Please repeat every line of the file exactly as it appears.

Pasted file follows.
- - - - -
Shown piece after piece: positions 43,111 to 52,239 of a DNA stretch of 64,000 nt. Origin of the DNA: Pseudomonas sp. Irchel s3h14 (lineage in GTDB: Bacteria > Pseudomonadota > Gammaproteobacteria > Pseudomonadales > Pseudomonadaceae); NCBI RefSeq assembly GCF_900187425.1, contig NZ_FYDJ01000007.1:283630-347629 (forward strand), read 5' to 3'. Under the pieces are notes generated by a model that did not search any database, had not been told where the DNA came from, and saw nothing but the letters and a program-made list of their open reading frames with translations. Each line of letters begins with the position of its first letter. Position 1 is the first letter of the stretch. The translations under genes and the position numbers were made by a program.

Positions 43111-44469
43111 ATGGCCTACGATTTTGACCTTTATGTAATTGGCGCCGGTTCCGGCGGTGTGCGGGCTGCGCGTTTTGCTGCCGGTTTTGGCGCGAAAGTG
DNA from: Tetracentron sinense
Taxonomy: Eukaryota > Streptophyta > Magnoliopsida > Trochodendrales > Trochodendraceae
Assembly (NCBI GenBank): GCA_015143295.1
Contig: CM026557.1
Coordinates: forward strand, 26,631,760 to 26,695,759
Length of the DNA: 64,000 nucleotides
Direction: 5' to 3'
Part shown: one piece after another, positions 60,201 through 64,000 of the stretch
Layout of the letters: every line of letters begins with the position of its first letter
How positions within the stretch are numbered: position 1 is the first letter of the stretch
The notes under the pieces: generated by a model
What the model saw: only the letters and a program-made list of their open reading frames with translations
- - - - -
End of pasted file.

Shown piece after piece: positions 43,111 to 52,239 of a DNA stretch of 64,000 nt. Origin of the DNA: Pseudomonas sp. Irchel s3h14 (lineage in GTDB: Bacteria > Pseudomonadota > Gammaproteobacteria > Pseudomonadales > Pseudomonadaceae); NCBI RefSeq assembly GCF_900187425.1, contig NZ_FYDJ01000007.1:283630-347629 (forward strand), read 5' to 3'. Under the pieces are notes generated by a model that did not search any database, had not been told where the DNA came from, and saw nothing but the letters and a program-made list of their open reading frames with translations. Each line of letters begins with the position of its first letter. Position 1 is the first letter of the stretch. The translations under genes and the position numbers were made by a program.

Positions 43111-44469
43111 ATGGCCTACGATTTTGACCTTTATGTAATTGGCGCCGGTTCCGGCGGTGTGCGGGCTGCGCGTTTTGCTGCCGGTTTTGGCGCGAAAGTG
DNA from: Tetracentron sinense
Taxonomy: Eukaryota > Streptophyta > Magnoliopsida > Trochodendrales > Trochodendraceae
Assembly (NCBI GenBank): GCA_015143295.1
Contig: CM026557.1
Coordinates: forward strand, 26,631,760 to 26,695,759
Length of the DNA: 64,000 nucleotides
Direction: 5' to 3'
Part shown: one piece after another, positions 60,201 through 64,000 of the stretch
Layout of the letters: every line of letters begins with the position of its first letter
How positions within the stretch are numbered: position 1 is the first letter of the stretch
The notes under the pieces: generated by a model
What the model saw: only the letters and a program-made list of their open reading frames with translations